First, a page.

The Journal of the Royal Geographic Society of London, Volume 48

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"List of geographical works and maps recently published" in vol. 6-11.

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Page cxxxiii - In 1870 he received the honorary degree of DCL from the University of Oxford. Sir James was the reputed author of the well-known novel of
Page cxcix - The Assistant Commissioners guarantee in the fullest manner, on the part of the British Government, to the Emigrant Farmers beyond the Vaal River, the right to manage their own affairs and to govern themselves according to their own laws, without any interference on the part of the British Government...
Page 290 - Oh, that its waves were flowing over me! Oh, that I saw its grains of yellow silt Roll tumbling in the current o'er my head!" But, with a grave mild voice, Sohrab replied:— "Desire not that, my father! thou must live. For some are born to do great deeds, and live, As some are born to be obscured, and die.
Page cvii - ADDRESS TO THE ROYAL GEOGRAPHICAL SOCIETY. Delivered at the Anniversary Meeting on the 27th May, 1878.
Page 69 - ... attending. And the disease, by being communicated from the sick to the well, seemed daily to get ahead, and to rage the more, as fire will do, by laying on fresh combustibles.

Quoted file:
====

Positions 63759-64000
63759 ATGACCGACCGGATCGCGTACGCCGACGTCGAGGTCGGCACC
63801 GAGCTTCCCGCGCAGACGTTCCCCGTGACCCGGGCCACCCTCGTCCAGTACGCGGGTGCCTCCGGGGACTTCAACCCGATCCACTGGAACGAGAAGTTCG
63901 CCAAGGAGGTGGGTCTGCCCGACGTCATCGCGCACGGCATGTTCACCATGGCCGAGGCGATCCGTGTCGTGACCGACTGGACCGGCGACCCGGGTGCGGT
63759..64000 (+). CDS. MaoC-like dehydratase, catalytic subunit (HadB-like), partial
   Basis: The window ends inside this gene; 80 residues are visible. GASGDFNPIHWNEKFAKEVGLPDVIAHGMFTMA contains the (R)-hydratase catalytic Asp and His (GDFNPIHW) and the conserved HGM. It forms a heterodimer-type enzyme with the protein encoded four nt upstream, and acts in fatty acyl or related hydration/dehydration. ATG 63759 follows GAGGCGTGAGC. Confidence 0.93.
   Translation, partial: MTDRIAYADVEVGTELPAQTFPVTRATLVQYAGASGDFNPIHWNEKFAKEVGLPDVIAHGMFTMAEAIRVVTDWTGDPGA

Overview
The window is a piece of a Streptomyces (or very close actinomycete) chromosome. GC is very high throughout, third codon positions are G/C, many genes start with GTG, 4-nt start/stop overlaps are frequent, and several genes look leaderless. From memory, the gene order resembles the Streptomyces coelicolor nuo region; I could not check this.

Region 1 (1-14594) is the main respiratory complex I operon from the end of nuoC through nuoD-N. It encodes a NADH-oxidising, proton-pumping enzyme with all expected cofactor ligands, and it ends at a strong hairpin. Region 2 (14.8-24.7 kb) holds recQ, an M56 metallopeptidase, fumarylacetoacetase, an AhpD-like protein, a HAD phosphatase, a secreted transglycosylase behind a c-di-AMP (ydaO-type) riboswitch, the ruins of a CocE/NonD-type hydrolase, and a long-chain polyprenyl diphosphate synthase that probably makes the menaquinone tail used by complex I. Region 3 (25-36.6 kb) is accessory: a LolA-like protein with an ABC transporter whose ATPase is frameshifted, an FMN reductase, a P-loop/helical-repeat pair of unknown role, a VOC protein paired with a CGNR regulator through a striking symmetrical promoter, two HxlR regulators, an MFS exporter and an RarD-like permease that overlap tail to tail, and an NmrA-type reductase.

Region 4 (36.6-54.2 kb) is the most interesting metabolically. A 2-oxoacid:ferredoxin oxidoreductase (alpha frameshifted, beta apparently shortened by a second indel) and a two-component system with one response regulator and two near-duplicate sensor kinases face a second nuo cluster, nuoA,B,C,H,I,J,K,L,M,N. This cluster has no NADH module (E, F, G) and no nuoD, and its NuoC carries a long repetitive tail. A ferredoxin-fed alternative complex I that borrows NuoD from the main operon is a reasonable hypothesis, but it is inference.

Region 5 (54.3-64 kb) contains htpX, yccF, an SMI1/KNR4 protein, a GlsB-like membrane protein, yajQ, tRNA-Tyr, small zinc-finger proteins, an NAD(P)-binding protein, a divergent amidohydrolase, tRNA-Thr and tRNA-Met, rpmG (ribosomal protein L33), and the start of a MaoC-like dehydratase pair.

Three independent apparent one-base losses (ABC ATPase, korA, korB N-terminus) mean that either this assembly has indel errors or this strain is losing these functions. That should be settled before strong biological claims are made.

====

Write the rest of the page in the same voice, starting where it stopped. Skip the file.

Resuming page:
Page 34 - Commons to be the faithful representative of that generous people, to whom I owe a debt of .gratitude that can never be repaid. " I am sensible, too, that I expose myself to the risk of displeasing those who may soon be the judges of my conduct ; but I trust to their candour, and their sense of honour, confident that they will enter into the feelings which alone influence my determination.
Page xcviii - Captain WJ Gill, RE, for the important geographical work performed during two long journeys of exploration, voluntarily undertaken, along the northern frontier of Persia in 1873, and in Western China and Thibet in 1877, and especially for the surveys and maps made by him.
Page cxciii - ... feet long, in many places stood up perpendicularly. Others were crushed up into fragments like broken glass. The real ice on the river did not appear to have been more than three feet thick, clear as glass and blue as an Italian sky. Upon the top of this was about four feet of white ice. This was as hard as a rock, and had no doubt been caused by the flooding of the snow when the water rose, and its subsequent freezing. On the top of the white ice was about eighteen inches of clear snow, which...
Page 46 - Ans. 8012 m. nearly. (2) How much, approximately, is the difference between the readings of two accurate barometers, placed one at the bottom and the other at the top of a Chicago building having 20 stories averaging 9.5 ft. high? (3) If water were used in a barometer instead of mercury, how many cm. tall would the column be under ordinary atmospheric pressure ? (4) How tall would the mercury barometric column be at a depth of 20 m.

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